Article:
New Book | The Living Death of Antiquity

Posted in books by Editor on September 28, 2021

From Oxford UP:

William Fitzgerald, The Living Death of Antiquity: Neoclassical Aesthetics (Oxford: Oxford University Press, 2021), 288 pages, ISBN: 978-0192893963, £75 / $100.

The Living Death of Antiquity examines the idealization of an antiquity that exhibits, in the words of Johann Joachim Winckelmann, “a noble simplicity and quiet grandeur.” Fitzgerald discusses the aesthetics of this strain of neoclassicism as manifested in a range of work in different media and periods, focusing on the late eighteenth and early nineteenth centuries. In the aftermath of Winckelmann’s writing, John Flaxman’s engraved scenes from the Iliad and the sculptors Antonio Canova and Bertel Thorvaldsen reinterpreted ancient prototypes or invented new ones. Earlier and later versions of this aesthetic in the ancient Greek Anacreontea, the French Parnassian poets, and Erik Satie’s Socrate, manifest its character in different media and periods. Looking with a sympathetic eye on the original aspirations of the neoclassical aesthetic and its forward-looking potential, Fitzgerald describes how it can tip over into the vacancy or kitsch through which a ‘remaindered’ antiquity lingers in our minds and environments. This book asks how the neoclassical value of simplicity serves to conjure up an epiphanic antiquity, and how whiteness, in both its literal and its metaphorical forms, acts as the ‘logo’ of neoclassical antiquity, and functions aesthetically in a variety of media. In the context of the waning of a neoclassically idealized antiquity, Fitzgerald describes the new contents produced by its asymptotic approach to meaninglessness, and how the antiquity that it imagined both is and is not with us.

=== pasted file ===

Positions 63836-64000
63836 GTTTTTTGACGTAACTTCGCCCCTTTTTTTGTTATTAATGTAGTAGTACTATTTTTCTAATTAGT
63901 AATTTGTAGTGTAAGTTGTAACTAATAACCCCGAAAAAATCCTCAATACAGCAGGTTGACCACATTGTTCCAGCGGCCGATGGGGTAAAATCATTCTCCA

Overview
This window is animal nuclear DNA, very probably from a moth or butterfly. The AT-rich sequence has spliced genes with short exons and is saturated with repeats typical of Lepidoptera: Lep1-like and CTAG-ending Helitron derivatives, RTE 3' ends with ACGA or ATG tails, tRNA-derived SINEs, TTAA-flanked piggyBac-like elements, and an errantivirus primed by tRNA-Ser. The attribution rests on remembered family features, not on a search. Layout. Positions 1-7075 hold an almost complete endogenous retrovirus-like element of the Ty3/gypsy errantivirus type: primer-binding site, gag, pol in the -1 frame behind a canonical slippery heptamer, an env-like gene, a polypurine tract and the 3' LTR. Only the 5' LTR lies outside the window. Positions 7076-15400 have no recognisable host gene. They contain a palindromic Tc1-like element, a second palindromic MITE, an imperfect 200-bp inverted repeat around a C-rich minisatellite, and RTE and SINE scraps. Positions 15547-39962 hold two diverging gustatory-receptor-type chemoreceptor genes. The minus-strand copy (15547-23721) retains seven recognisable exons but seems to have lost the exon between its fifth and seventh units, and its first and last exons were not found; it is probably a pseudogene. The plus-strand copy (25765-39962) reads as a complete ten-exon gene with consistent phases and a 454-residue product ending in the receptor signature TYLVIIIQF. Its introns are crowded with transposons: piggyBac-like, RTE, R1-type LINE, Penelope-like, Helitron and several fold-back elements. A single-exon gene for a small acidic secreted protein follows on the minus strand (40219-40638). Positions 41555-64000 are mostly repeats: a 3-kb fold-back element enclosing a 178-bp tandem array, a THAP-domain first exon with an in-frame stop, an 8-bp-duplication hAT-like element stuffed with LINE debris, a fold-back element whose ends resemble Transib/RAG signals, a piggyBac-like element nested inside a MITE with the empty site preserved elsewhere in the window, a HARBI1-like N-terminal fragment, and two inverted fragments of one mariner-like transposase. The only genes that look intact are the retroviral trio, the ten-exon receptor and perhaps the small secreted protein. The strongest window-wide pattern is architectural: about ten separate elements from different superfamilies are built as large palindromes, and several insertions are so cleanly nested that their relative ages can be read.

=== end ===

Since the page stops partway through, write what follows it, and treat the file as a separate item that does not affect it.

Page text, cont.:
After taking a BA in Classics at Oxford (1974) and a PhD in Comparative Literature at Princeton (1980), William Fitzgerald taught for 23 years at the University of California, San Diego and Berkeley. He returned to the UK in 2003 and taught at Cambridge University until 2007, when he became Professor of Latin Language and Literature at King’s College London. He has published books and articles on Latin literature, especially poetry, and on classical reception.


1  Introduction: Why Neoclassicism?
2  The Iliad Backtranslated: Alexander Pope and John Flaxman
3  Sculpture between the Graceful and the Heroic: Antonio Canova and Bertel Thorvaldsen
4  Voicing Antiquity: The Anacreontea and Charles Leconte de Lisle’s Études Latines
5  Modernism, Neoclassicism, and Irony: Erik Satie’s Socrate

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